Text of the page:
The Blacker Lotus was a satirical card in the parody Unglued set which produced four mana, although it required the user to physically tear the card up before use. Jack-in-the-Mox from the same set works like a regular Mox but produces either a random color of mana, or destroys itself, depending on a die roll. Mox Lotus, from the later Unhinged parody set, provides infinite mana of any color and immunity to mana-burn (now redundant due to rules changes), but costs fifteen mana to play.
Cards in homage to the Power Nine
The beloved nature of the Power Nine within the game has occasionally motivated Wizards to create cards that are similar in name and effect to these cards. For example homages to Black Lotus usually have "Lotus" in their name and produce three mana of a single color in most cases as a one-shot effect. Despite Wizards attempts to better balance the power level of cards evoking the original Power Nine in many cases these cards have proven to be of an extremely high power level themselves. As an example Mox Opal, an artifact which can be tapped for any mana, similar to the original Moxes, but only if you control at least three artifacts, has been considered one of the most powerful cards in Modern for a long time and was eventually banned from the format for being too powerful.
The Power Nine are among the very few widely recognized cards never to have received updated artwork from their original printing. As a way to rectify this, since 2003, the winner of the annual Vintage Championship has received a unique, oversized Power Nine card featuring brand-new art. These prize cards are considerably larger than actual cards, and therefore cannot be used in play. The five Mox cards feature artwork that represent the settings of the Magic expansions released in their corresponding years. Their artist, Volkan Baga, has also illustrated two other Mox cards—Mox Opal and the reissued Mox Diamond—in the same style. The following cards have been given to the winners:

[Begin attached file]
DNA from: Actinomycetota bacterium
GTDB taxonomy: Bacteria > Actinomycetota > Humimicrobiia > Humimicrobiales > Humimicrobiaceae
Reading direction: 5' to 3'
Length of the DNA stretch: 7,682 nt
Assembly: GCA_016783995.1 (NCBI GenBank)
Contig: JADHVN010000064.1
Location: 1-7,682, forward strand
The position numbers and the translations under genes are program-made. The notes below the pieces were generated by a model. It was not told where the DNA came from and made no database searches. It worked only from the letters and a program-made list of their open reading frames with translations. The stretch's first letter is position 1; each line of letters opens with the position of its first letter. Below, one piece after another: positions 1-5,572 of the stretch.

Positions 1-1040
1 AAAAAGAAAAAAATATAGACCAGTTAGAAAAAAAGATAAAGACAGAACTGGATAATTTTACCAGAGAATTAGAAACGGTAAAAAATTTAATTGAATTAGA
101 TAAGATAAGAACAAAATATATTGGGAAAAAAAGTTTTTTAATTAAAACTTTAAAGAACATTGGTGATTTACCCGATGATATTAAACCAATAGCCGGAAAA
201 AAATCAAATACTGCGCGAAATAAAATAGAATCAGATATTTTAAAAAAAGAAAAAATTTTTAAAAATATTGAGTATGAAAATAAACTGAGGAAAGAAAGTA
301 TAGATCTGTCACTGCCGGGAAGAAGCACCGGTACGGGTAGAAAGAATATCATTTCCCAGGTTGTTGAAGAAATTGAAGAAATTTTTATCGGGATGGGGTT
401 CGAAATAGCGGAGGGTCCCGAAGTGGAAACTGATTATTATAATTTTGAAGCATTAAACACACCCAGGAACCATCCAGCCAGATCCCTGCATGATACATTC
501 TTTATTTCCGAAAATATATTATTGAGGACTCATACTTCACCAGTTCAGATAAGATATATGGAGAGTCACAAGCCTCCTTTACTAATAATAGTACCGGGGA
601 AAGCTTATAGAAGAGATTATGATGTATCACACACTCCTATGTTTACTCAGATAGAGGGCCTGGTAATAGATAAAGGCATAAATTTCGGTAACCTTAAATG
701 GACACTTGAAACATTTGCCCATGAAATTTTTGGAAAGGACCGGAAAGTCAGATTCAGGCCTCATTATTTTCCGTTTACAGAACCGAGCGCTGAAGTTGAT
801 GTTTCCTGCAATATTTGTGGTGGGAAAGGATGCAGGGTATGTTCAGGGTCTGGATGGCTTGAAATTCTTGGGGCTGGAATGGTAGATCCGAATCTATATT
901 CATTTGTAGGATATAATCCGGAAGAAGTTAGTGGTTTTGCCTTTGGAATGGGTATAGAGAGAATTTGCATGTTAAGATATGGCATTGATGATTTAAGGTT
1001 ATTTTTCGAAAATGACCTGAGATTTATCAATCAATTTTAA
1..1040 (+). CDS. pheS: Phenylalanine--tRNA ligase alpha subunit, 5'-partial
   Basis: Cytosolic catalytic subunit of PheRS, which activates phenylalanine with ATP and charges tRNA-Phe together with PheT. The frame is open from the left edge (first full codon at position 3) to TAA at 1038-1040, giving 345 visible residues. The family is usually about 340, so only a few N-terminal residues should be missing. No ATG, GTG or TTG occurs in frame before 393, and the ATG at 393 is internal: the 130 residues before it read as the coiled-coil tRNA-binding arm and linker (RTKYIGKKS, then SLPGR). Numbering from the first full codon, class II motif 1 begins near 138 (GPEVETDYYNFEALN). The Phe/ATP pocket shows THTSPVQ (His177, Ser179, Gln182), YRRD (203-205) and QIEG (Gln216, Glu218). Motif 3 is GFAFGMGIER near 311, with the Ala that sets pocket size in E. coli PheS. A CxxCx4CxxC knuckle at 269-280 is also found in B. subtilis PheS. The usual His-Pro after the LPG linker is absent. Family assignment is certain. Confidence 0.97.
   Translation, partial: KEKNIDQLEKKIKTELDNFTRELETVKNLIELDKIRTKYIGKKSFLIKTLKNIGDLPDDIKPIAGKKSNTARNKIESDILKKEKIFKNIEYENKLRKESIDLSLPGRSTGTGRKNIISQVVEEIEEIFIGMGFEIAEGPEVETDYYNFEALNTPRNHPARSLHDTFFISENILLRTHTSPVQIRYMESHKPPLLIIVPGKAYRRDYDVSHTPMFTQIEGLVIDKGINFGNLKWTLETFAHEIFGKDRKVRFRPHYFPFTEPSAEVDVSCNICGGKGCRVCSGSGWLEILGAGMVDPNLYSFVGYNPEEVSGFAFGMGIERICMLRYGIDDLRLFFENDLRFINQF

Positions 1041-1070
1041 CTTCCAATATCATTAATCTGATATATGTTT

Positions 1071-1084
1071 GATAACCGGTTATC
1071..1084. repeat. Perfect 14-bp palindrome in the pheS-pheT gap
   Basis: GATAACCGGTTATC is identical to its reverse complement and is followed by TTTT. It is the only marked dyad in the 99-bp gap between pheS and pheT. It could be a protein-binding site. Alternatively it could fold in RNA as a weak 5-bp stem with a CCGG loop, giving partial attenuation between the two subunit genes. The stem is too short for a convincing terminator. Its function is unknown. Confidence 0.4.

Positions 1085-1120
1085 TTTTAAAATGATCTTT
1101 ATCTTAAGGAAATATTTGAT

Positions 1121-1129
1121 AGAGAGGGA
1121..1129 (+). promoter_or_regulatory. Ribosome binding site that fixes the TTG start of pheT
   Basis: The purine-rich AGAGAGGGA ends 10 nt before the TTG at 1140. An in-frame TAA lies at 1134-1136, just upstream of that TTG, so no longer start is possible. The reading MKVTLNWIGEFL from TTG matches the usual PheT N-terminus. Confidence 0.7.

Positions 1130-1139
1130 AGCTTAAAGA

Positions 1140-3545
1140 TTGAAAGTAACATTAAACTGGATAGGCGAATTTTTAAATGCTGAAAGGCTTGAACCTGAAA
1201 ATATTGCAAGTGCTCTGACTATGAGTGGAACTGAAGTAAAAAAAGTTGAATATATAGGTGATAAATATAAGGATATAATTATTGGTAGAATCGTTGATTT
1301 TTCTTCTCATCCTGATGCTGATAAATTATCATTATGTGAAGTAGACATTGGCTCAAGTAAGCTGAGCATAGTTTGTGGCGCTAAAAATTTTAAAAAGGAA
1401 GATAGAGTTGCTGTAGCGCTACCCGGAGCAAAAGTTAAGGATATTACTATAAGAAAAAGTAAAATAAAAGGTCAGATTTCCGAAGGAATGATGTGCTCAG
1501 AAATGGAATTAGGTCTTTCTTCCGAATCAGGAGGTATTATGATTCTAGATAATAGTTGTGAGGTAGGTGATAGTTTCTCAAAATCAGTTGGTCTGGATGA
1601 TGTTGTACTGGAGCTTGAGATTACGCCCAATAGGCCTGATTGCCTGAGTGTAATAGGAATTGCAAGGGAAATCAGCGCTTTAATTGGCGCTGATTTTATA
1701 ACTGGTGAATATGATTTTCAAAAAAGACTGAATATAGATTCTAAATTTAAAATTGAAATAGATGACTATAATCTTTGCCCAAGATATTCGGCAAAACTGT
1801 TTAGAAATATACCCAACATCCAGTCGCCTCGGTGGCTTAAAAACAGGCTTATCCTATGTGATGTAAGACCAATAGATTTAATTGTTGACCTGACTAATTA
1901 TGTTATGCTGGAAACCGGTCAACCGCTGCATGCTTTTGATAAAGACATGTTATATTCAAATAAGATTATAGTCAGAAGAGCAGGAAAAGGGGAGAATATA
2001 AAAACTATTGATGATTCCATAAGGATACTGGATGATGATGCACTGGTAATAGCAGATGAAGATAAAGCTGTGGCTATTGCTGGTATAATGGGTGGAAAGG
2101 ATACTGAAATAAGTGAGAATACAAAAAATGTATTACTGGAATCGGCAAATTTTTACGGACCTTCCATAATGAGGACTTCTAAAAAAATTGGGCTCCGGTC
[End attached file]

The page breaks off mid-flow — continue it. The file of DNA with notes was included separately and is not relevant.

- 2003: Black Lotus to Carl Winter (Artwork by Christopher Rush)
- 2004: Timetwister to Mark Biller (Artwork by Mark Tedin)
- 2005: Ancestral Recall to Roland Chang (Artwork by Mark Poole)
- 2006: Mox Pearl to Travis Spero (Artwork by Volkan Baga)
- 2007: Mox Jet to Stephen Menendian (Artwork by Volkan Baga)
- 2008: Mox Ruby to Paul Mastriano (Artwork by Volkan Baga)
- 2009: Mox Emerald to Itou Hiromichi (Artwork by Volkan Baga)
- 2010: Mox Sapphire to Owen Turtenwald (Artwork by Volkan Baga)
- 2011: Time Walk to Mark Hornung (Artwork by Chris Rahn)
- 2012: Timetwister to Marc Lanigra (Artwork by Matt Stewart)
- 2013: Ancestral Recall to Joel Lim (Artwork by Ryan Pancoast)
- 2014: Mox Pearl to Mark Tocco (Artwork by Raoul Vitale)
- 2015: Mox Emerald to Brian Kelly (Artwork by Raoul Vitale)
- 2016: Mox Sapphire to Joseph Bogaard (Artwork by Raoul Vitale)
- 2016 EU: Mox Jet to Joan Anton Mateo (Artwork by Raoul Vitale)
- 2017 EU: Mox Ruby to Joaquín Solís (Artwork by Raoul Vitale)